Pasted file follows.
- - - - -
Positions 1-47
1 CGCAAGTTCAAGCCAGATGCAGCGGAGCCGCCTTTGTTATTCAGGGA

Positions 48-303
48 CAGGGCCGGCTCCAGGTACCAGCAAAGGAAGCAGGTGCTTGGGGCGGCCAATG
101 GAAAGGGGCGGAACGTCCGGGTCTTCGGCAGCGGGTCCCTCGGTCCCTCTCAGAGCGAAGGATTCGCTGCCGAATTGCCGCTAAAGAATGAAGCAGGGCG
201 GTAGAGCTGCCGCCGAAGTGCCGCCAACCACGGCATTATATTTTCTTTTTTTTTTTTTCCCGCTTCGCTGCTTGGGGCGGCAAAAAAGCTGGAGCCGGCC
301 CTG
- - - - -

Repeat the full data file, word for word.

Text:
Positions 1-47
1 CGCAAGTTCAAGCCAGATGCAGCGGAGCCGCCTTTGTTATTCAGGGA

Positions 48-303
48 CAGGGCCGGCTCCAGGTACCAGCAAAGGAAGCAGGTGCTTGGGGCGGCCAATG
101 GAAAGGGGCGGAACGTCCGGGTCTTCGGCAGCGGGTCCCTCGGTCCCTCTCAGAGCGAAGGATTCGCTGCCGAATTGCCGCTAAAGAATGAAGCAGGGCG
201 GTAGAGCTGCCGCCGAAGTGCCGCCAACCACGGCATTATATTTTCTTTTTTTTTTTTTCCCGCTTCGCTGCTTGGGGCGGCAAAAAAGCTGGAGCCGGCC
301 CTG